EU leaders emerging out of 25 hours of haggling on Friday (8 February) defended the €960 billion budget for 2014-2020 as “the best deal possible” and urged the European Parliament to live up to its responsibility by approving it.
“These were a lengthy but successful 24 hours. We have a balanced and growth-oriented budget for Europe for the rest of the decade,” EU Council chief Herman Van Rompuy said in a press conference at the end of two days of fierce negotiations, with each national leader wanting to present himself as having scored a victory in Brussels.
Van Rompuy admitted that this is the first time an EU budget is smaller than the previous period, marking a decrease of 3.5 percent compared to 2007-2013.
“It is a budget of moderation, we simply could not ignore the extreme economic difficulties and consolidation efforts in member states. This had to be a leaner budget,” he noted.
The deal marks a defeat for southern and eastern countries hoping for more subsidies, as well as for the European Commission, whose initial proposal went beyond €1 trillion, a red line for net donors like Germany, Britain, Finland and the Netherlands.
“The European Commission would have preferred a deal closer to its original proposal. But politically the deal we have now was the highest possible level of agreement that could have been reached at unanimity,” EU commission chief Jose Manuel Barroso said alongside Van Rompuy.
French President Francois Hollande, who earlier this week warned against an austerity budget that would prove too weak to spur recovery, had to concede on his way out: “This was the best deal on offer given the context.”
For a long time on Thursday evening, Hollande’s position seemed irreconcilable with that of British Prime Minister David Cameron, who was demanding even deeper cuts. “It was a gap between, well, Britain and the continent,” one eastern leader told journalists on the margins of the talks.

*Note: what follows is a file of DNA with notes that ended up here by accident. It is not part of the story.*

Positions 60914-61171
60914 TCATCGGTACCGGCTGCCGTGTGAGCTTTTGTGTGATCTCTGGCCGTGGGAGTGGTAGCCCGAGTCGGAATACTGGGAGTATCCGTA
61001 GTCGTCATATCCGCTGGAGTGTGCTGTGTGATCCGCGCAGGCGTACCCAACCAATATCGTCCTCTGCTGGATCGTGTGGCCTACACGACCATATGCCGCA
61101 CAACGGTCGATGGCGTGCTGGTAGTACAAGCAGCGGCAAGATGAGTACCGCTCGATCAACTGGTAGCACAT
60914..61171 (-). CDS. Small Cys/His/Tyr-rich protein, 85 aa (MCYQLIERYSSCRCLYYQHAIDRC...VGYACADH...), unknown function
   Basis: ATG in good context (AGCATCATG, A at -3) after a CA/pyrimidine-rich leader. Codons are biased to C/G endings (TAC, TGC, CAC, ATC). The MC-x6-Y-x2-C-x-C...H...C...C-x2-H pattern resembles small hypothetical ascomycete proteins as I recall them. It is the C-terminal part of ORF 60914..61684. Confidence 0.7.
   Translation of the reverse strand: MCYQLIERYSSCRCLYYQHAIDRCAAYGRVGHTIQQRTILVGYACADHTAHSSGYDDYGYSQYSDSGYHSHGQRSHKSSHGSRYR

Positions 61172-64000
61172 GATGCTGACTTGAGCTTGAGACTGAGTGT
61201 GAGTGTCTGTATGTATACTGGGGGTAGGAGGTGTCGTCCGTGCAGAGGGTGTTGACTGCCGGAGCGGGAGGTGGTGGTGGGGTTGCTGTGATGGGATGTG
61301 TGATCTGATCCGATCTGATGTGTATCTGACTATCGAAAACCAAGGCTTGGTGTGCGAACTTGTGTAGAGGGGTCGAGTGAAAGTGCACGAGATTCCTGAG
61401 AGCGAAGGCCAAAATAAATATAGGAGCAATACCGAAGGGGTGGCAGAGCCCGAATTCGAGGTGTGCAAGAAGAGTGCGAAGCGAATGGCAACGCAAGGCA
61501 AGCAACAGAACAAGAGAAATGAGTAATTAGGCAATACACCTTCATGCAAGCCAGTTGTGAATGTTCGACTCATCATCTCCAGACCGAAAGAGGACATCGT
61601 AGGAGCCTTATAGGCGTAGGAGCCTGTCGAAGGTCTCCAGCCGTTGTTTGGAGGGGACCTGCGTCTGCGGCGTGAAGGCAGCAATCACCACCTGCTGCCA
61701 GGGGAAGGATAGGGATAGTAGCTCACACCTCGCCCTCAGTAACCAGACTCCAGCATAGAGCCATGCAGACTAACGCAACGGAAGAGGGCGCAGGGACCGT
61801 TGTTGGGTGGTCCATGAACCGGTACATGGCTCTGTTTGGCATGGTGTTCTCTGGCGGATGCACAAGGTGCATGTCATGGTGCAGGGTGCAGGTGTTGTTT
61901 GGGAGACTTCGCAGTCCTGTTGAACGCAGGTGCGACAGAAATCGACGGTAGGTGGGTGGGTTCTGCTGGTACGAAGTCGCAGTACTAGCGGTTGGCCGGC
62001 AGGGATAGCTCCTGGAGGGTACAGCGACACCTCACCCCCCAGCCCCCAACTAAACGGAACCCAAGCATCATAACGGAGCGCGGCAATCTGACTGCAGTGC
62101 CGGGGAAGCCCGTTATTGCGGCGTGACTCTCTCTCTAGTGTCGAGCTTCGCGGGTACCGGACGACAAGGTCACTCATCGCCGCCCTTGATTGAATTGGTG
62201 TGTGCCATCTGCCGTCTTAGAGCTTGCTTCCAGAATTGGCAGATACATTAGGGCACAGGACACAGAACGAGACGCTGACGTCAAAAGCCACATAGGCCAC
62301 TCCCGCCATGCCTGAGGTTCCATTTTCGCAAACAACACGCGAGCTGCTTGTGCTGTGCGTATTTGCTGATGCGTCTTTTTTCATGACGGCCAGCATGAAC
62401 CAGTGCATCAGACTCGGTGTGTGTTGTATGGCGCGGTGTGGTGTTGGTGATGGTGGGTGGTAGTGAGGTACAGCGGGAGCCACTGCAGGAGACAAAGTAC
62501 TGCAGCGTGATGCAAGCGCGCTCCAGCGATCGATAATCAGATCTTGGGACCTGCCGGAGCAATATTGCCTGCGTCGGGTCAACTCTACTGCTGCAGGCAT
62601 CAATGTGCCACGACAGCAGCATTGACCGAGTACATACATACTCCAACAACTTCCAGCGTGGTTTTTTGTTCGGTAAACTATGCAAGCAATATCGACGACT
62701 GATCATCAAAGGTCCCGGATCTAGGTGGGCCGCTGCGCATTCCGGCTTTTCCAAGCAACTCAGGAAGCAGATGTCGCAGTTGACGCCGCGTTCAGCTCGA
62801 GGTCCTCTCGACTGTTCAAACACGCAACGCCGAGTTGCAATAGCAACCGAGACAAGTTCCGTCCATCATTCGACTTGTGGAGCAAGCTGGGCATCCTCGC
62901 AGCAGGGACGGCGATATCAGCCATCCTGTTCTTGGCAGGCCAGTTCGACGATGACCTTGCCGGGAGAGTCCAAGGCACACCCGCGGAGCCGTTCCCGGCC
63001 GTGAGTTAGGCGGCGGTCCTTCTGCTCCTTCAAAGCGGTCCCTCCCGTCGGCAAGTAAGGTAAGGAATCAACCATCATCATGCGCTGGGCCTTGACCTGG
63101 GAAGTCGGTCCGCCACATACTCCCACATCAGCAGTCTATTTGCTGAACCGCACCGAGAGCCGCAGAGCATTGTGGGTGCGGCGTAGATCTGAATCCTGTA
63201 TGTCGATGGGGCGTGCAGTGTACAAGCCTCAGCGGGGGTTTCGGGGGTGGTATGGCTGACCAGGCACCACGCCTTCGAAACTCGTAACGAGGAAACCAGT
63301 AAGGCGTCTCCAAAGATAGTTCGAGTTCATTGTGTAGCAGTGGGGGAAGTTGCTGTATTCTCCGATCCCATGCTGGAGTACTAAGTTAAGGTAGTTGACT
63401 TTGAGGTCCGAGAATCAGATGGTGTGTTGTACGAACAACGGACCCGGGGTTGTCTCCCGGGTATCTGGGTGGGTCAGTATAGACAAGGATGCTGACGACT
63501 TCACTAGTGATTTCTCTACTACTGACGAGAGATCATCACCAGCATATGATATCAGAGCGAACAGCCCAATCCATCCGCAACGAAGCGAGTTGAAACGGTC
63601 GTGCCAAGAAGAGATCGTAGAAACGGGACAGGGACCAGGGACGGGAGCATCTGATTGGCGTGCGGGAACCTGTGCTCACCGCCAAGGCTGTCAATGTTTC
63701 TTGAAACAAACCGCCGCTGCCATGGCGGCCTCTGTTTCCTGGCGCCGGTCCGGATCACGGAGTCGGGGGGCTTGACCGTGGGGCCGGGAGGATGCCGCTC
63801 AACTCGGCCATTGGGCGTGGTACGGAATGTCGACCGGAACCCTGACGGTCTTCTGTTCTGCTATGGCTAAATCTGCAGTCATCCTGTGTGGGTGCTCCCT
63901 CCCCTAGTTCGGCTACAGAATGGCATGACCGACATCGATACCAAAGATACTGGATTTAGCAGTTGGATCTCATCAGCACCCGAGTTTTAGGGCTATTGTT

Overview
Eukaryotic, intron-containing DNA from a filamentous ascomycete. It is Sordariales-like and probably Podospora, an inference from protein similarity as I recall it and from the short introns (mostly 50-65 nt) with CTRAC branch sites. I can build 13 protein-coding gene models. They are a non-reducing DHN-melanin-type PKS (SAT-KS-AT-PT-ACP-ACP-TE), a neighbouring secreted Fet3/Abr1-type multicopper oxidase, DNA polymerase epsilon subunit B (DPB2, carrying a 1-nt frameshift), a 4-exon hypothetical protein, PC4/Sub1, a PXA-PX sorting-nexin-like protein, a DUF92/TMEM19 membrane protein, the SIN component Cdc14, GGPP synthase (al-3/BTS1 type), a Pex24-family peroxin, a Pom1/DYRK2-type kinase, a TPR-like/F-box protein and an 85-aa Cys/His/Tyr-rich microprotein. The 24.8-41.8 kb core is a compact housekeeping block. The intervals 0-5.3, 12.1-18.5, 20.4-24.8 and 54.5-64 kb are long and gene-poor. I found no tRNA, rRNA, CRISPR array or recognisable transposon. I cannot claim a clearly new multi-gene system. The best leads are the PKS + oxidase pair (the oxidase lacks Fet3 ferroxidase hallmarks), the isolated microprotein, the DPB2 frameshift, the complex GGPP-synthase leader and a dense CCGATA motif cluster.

Germany also stepped up pressure in keeping the overall budget below €1 trillion by suggesting that having no deal may not be that awful after all.
The breakthrough came in the early hours of Friday when a compromise was reached by lowering the ceiling for the real payments to €908 billion, while keeping the ceiling for so-called “commitments” – the budget ceiling – to €960 billion.
“Everybody was talking about commitments, only the Brits cared about payments. It’s like driving on the left side of the road,” one EU official quipped.
Cameron presented the deal as a victory for Britain, saying the EU should not be “immune to spending cuts.”
The gap between payments and commitments is allowed to a certain extent, as not all available money is used up by member states. Van Rompuy said the gap does not exceed 5 percent, which was also the case in the current seven-year budget.
For its part, the European Parliament has warned that the bigger the gap, the more likely it is for some projects to face a cash shortfall. Under the current rules, every unspent euro flows back to member states at the end of the year.
The parliament wants more “flexibility” in keeping part of this unspent money for several years, in order to avoid situations, such as last year when the EU students exchange programme Erasmus almost went bust because there was no money for it.
A joint statement from the main political groups in parliament on Friday said they “cannot accept” the budget deal in its current form.
MEPs can only approve or dismiss the budget but cannot introduce changes. Van Rompuy, Barroso and Cameron urged MEPs to “live up to their responsibility” and approve the deal.
German Chancellor Angela Merkel downplayed concerns: “I have already talked to many of them, there will be no surprises.”
An EU official told this website that much of parliament’s reaction is “posturing,” as the budget deal already takes their concerns on board: flexibility on the use of unspent money, a provision for the budget to be revised in two years and the possibility to use revenues from a future financial transactions tax.
Once approved by MEPs, the EU leaders’ deal – which only sets out the figures and the broad budget priorities – will have to be translated into about 70 separate legal texts, which again will need to be negotiated by ministers and the EU parliament.
“We are working very closely with the commission and we hope that in a couple of weeks, the documents will be available in a form that can then be negotiated in the council,” an Irish EU presidency source said.
A vote is expected in April or May, provided the parliament agrees and there are no other hiccups. Time is pressing, as the new budgetary framework has to be in place by 1 January 2014 and for funding projects to start to be drafted in member states.